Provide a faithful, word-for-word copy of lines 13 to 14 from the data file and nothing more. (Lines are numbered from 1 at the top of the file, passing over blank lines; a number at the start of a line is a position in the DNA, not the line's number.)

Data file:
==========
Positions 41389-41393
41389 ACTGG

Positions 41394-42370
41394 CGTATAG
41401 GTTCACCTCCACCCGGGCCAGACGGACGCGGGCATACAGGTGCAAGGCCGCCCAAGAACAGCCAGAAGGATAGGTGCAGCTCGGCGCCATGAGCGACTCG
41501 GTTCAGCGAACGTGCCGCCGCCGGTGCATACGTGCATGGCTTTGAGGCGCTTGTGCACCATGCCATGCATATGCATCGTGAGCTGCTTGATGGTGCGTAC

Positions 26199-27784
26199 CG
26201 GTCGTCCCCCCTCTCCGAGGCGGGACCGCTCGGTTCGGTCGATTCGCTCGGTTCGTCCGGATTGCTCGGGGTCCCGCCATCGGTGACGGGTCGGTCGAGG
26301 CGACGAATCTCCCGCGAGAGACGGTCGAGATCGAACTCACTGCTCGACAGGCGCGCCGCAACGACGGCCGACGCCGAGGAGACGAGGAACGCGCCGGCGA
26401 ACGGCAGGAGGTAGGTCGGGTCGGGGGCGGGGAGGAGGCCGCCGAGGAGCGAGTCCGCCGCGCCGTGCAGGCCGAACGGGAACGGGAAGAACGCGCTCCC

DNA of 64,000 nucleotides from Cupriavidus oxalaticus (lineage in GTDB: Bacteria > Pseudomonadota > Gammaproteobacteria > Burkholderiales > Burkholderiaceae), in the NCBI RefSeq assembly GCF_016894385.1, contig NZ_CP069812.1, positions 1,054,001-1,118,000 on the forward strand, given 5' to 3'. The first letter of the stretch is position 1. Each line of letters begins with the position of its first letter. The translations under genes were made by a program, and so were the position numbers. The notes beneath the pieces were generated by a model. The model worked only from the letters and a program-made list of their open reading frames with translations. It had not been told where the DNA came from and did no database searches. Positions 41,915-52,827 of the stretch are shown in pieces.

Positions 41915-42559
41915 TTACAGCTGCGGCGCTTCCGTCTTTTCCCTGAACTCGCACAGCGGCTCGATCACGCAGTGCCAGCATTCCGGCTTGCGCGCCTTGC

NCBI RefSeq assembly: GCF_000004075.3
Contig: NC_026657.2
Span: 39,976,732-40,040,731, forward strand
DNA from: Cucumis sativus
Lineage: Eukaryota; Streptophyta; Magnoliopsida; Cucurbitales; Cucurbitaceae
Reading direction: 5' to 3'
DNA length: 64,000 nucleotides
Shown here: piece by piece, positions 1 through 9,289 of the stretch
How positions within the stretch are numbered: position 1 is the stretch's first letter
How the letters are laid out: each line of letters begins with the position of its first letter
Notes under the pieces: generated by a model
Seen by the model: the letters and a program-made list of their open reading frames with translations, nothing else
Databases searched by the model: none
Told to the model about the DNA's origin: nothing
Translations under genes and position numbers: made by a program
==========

Positions 41915-42559
41915 TTACAGCTGCGGCGCTTCCGTCTTTTCCCTGAACTCGCACAGCGGCTCGATCACGCAGTGCCAGCATTCCGGCTTGCGCGCCTTGC